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Church of England Synod Report: Highlights and Extracts

Church of England Synod Report: Highlights and Extracts

By Andrew Symes
February 12th, 2014

Doxa Meeting: The implications of Pilling

The Evangelical Group of General Synod (EGGS) met on Monday evening after the first sessions of Synod, to air concerns about the current issues, and to pray. On Tuesday a lunchtime fringe meeting was hosted by Doxa, a broad conservative grouping, where at least 50 Synod members (including four Bishops) came to hear Professor Glynn Harrison and myself speak about the Pilling Report and its implications. Professor Harrison, a Psychiatrist and academic and long time Synod member, has written booklets and articles on the subject of homosexuality and the Christian faith. He focused on the forthcoming facilitated conversations, and pitfalls for the orthodox to avoid if they participate in them. For example, participation in the conversations may require agreement that certain fundamental issues are up for discussion, and it needs to be communicated in advance that this cannot be acceptable. Above all, Harrison warned that orthodox participants are likely to be underprepared and therefore vulnerable to the techniques of manipulation of which those advocating radical change are experts.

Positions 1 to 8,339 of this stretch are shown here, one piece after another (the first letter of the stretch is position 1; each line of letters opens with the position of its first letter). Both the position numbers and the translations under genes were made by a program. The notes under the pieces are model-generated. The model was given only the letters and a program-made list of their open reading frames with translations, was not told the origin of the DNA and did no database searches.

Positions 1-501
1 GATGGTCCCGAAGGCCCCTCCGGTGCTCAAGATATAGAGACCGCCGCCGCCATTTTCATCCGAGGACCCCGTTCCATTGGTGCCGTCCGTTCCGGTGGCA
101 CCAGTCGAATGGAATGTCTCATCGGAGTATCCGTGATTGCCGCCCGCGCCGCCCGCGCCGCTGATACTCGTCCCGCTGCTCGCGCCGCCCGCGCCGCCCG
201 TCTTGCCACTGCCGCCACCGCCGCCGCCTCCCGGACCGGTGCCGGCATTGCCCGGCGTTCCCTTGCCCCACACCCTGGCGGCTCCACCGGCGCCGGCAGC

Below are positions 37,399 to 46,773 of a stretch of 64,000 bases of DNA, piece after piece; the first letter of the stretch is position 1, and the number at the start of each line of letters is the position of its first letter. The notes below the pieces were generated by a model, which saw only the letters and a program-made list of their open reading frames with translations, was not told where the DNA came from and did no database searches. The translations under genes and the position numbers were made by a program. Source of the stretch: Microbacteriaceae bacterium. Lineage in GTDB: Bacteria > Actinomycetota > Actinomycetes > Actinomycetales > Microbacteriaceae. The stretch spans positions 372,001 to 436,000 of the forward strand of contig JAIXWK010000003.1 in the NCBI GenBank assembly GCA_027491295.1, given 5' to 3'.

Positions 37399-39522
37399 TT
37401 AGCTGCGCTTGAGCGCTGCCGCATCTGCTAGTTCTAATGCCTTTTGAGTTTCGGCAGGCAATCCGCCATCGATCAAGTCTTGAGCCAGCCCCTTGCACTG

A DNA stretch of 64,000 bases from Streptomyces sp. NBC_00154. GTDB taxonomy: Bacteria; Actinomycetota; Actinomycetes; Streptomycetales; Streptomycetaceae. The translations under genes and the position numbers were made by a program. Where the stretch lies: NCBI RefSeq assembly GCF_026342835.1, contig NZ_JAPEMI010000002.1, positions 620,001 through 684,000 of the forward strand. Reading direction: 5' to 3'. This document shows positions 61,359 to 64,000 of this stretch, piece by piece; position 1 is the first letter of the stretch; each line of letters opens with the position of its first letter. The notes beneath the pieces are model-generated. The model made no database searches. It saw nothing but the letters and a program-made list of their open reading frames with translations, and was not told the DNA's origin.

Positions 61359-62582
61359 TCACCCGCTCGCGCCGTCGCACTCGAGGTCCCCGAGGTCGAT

My short presentation followed on from the issues raised in my article last week. The Pilling Report follows a manifesto for church growth which assumes that changing core doctrines, or at least being relaxed and non-dogmatic about doctrine and especially sexual ethics, will make it easier to promote Christian faith to the general public.

The Bishops have admitted profound disagreement among themselves and in church and society at large on the subject of homosexual practice, and while they appeared to rule out support for gay marriage, they could only commit to a moratorium on blessing of same sex couples during the period of "conversation". Our response as "confessing" Anglicans must be to be more proactive in teaching the "dissenting" but positive biblical view (after Bishop Sinclair's statement) of marriage and sexuality, as many even in conservative congregations are no longer sure of the plausibility of this position. We must be clear on balancing clear biblical moral standards with compassionate and sensitive pastoral response to those struggling with sexual sin and especially singles and those with same sex attraction. We must name and face the "powers", by identifying false philosophies and their inevitable results in society, and finding ways to oppose through spiritual warfare and strategic action in the public square. Finally, should we enter into the conversation? Not to negotiate on fundamentals, but perhaps once clear dividing lines have been identified, to talk about how to "walk apart" and what form that might take.